HUFFPOLLSTER: Another Poll Shows Increasingly Close Race In New Hampshire

Scott Brown, a former U.S. Senator from Massachusetts, speaks to supporters after winning New Hampshire's Republican U.S. Senate primary on Tuesday Sept. 9, 2014 in Concord, N.H. Brown will face incumbent Democrat Jeanne Shaheen in the general election in November. (AP Photo/Jim Cole)
Scott Brown, a former U.S. Senator from Massachusetts, speaks to supporters after winning New Hampshire's Republican U.S. Senate primary on Tuesday Sept. 9, 2014 in Concord, N.H. Brown will face incumbent Democrat Jeanne Shaheen in the general election in November. (AP Photo/Jim Cole)

A flurry of new Senate polls released over the weekend suggest a closer race in New Hampshire, an emerging consensus that Hagan is leading in North Carolina, and internal polling continues to favor the people releasing it. This is HuffPollster for Monday, September 15, 2014.

CNN POLL SHOWS TIED RACE IN NEW HAMPSHIRE - A new CNN/ORC poll released on Monday morning finds Sen. Jeanne Shaheen (D) and Republican Scott Brown tied at 48 percent -- the best margin for Brown since January, when a Purple Strategies poll also found the race tied. A string of polling conducted since August has found Shaheen's significant lead over Brown narrowing, with two other non-partisan surveys giving her leads of 2 and 6 points. Non-partisan polls in June and July had her ahead 8 to 12 points. The most recent HuffPost Pollster estimate of the race, which as of this writing does not yet include the new CNN survey, gives Shaheen a slightly better than 6-point advantage. [Pollster chart]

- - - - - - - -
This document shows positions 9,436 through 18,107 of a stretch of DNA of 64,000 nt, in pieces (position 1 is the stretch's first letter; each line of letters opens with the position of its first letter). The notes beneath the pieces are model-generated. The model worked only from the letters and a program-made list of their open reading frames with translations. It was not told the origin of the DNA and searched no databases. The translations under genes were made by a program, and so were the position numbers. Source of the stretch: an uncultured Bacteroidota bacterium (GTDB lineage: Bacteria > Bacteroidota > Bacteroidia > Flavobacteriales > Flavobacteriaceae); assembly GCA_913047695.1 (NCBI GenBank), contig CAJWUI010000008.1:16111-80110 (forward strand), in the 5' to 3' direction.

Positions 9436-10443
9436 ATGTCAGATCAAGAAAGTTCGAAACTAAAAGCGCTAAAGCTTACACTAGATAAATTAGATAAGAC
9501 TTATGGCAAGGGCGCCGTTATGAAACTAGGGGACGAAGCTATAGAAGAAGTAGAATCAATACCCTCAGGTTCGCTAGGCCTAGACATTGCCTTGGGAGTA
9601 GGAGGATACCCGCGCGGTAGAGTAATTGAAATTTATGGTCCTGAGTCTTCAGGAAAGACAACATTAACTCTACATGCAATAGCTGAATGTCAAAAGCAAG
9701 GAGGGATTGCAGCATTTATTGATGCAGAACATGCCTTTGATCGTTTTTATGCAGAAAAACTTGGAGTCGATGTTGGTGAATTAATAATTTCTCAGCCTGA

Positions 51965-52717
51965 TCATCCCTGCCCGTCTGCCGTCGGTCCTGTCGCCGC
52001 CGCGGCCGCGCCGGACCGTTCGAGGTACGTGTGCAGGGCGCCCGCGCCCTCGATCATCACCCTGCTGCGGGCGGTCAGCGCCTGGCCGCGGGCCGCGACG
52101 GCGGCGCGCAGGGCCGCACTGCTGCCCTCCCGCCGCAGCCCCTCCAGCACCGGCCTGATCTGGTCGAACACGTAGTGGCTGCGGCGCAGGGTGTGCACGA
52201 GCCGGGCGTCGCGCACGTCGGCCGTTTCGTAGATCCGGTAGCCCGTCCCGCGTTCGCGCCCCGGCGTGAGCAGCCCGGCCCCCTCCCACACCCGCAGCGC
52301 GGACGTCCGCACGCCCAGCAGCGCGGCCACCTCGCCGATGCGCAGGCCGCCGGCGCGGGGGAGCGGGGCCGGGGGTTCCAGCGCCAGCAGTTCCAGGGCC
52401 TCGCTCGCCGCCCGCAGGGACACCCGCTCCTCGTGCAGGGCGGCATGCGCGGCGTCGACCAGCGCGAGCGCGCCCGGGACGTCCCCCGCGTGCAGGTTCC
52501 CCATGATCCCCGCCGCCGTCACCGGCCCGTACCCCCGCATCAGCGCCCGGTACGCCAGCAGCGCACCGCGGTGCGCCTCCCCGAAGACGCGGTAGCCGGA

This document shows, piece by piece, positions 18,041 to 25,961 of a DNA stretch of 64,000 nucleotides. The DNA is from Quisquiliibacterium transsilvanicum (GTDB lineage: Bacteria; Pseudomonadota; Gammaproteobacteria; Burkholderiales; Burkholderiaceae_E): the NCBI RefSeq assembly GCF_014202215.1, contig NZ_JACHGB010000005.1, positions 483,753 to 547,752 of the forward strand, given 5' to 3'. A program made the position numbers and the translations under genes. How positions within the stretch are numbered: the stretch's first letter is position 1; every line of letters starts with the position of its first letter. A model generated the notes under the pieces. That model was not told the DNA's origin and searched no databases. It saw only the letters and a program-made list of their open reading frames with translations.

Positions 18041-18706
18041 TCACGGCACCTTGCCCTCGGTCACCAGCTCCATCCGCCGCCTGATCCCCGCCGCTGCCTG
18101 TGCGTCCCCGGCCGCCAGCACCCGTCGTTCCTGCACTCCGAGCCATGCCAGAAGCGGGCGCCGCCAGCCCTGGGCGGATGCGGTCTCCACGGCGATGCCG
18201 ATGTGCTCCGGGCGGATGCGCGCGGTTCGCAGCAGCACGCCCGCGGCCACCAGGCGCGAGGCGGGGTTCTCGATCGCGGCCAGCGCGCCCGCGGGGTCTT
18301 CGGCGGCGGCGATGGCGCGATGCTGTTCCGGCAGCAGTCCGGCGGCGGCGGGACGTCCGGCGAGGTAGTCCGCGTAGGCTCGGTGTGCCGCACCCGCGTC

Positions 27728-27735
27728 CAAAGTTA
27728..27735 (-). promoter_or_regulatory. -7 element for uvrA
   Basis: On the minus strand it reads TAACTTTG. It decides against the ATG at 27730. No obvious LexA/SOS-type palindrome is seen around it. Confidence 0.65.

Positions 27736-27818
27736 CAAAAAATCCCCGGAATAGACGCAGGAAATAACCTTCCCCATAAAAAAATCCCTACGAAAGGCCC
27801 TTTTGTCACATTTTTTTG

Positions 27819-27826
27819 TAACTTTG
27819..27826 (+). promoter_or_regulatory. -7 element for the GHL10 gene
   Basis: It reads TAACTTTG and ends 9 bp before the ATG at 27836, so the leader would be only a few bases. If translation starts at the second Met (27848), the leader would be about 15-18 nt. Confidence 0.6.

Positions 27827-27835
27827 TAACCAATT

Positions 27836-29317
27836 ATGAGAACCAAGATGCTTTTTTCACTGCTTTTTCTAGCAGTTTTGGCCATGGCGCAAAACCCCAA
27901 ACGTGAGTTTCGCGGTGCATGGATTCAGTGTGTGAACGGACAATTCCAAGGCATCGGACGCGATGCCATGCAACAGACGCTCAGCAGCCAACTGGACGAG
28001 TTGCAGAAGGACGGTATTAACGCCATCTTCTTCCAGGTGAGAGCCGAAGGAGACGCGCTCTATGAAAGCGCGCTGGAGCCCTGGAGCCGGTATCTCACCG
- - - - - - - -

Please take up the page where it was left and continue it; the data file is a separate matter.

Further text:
Democratic polling (unsurprisingly) shows much better numbers for Shaheen - Reid Wilson: "The DSCC will release a poll today showing Sen. Jeanne Shaheen (D) leading former Sen. Scott Brown (R) 51 percent to 43 percent. Shaheen has a whopping 24-point edge among women; Brown leads among men by 10. And Shaheen's fav/unfav ratings are a positive 50 percent to 45 percent, while Brown's are underwater by 13 points. The DSCC loves hiring Boston-based pollster Tom Kiley for New England races; he doesn't get them wrong very often." [WashPost]


North Carolina - An Elon University poll released Monday gives incumbent Kay Hagan (D) a 4-point edge over Thom Tillis (R), 45 to 41. The Republican pollster American Insights found Hagan leading by 10 points. Five of the six publicly released surveys conducted so far in September in North Carolina have given Hagan at least a nominal advantage over Tillis. The most recent update of the Pollster poll tracking model, as of this writing, gives Hagan a slightly better than three percentage point advantage, although the margin remains close enough to hold her probability of winning in November under 60 percent. [Elon, American Insights, Pollster North Carolina chart]

Georgia - HuffPollster: "Two new polls in Georgia find Republican David Perdue running narrowly ahead of Democrat Michelle Nunn in one of the year's most competitive Senate races. An Atlanta Journal-Constitution poll conducted by Abt SRBI and released Friday gave Perdue a 4-point edge, with his 45 percent to Nunn's 41 percent, while a SurveyUSA poll for WXIA had Perdue up 3 points, 47 percent to 44 percent. Libertarian Amanda Swafford took 6 percent in the AJC poll and 5 percent in SurveyUSA's….HuffPost Pollster's Senate model currently has Perdue up about 5 points, 49 percent to 44 percent, with a 67.5 percent chance of winning over Nunn in November." A third poll, conducted by Landmark for WSBTV, gave Nunn a 3-point edge. [HuffPost, Pollster Georgia chart]